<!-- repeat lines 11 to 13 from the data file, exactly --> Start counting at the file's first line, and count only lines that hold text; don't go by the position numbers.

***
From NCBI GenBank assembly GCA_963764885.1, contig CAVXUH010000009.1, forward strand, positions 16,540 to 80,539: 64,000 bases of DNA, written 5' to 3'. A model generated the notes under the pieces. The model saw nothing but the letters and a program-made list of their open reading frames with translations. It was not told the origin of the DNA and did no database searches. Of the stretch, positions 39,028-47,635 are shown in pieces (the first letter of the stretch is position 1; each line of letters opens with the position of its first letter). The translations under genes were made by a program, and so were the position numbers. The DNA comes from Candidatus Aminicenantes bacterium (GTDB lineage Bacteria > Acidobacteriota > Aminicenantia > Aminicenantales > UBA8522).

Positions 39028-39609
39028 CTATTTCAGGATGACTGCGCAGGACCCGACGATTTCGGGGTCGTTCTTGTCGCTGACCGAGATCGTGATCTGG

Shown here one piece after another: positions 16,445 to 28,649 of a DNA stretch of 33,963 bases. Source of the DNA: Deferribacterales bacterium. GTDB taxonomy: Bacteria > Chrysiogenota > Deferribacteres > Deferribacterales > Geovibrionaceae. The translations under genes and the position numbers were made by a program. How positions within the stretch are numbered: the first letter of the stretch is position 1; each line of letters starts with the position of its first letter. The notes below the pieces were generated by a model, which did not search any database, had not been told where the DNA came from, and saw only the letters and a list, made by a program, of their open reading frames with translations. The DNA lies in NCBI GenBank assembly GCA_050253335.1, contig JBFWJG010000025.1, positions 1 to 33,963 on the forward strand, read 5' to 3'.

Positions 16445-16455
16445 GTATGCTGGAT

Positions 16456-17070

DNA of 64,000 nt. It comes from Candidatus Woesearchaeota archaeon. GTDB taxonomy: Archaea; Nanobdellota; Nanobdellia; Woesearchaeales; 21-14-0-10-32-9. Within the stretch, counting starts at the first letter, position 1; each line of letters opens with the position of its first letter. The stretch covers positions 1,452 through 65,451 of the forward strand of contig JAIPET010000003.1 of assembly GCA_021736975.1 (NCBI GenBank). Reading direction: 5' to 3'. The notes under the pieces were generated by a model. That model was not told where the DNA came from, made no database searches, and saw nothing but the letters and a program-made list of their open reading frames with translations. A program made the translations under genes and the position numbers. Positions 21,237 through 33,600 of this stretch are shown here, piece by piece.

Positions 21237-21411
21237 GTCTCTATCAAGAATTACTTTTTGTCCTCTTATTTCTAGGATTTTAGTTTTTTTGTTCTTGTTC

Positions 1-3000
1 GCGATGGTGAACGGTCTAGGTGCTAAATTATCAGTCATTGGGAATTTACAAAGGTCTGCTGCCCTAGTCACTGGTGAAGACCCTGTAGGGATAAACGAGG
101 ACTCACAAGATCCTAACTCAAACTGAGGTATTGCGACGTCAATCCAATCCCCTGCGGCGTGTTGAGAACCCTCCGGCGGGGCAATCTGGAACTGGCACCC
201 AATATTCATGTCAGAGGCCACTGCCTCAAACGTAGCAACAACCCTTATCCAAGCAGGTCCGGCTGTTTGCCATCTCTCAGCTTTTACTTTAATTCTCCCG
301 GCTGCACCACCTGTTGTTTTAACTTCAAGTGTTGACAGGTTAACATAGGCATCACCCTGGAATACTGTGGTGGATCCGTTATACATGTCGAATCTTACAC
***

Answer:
Positions 1-3000
1 GCGATGGTGAACGGTCTAGGTGCTAAATTATCAGTCATTGGGAATTTACAAAGGTCTGCTGCCCTAGTCACTGGTGAAGACCCTGTAGGGATAAACGAGG
101 ACTCACAAGATCCTAACTCAAACTGAGGTATTGCGACGTCAATCCAATCCCCTGCGGCGTGTTGAGAACCCTCCGGCGGGGCAATCTGGAACTGGCACCC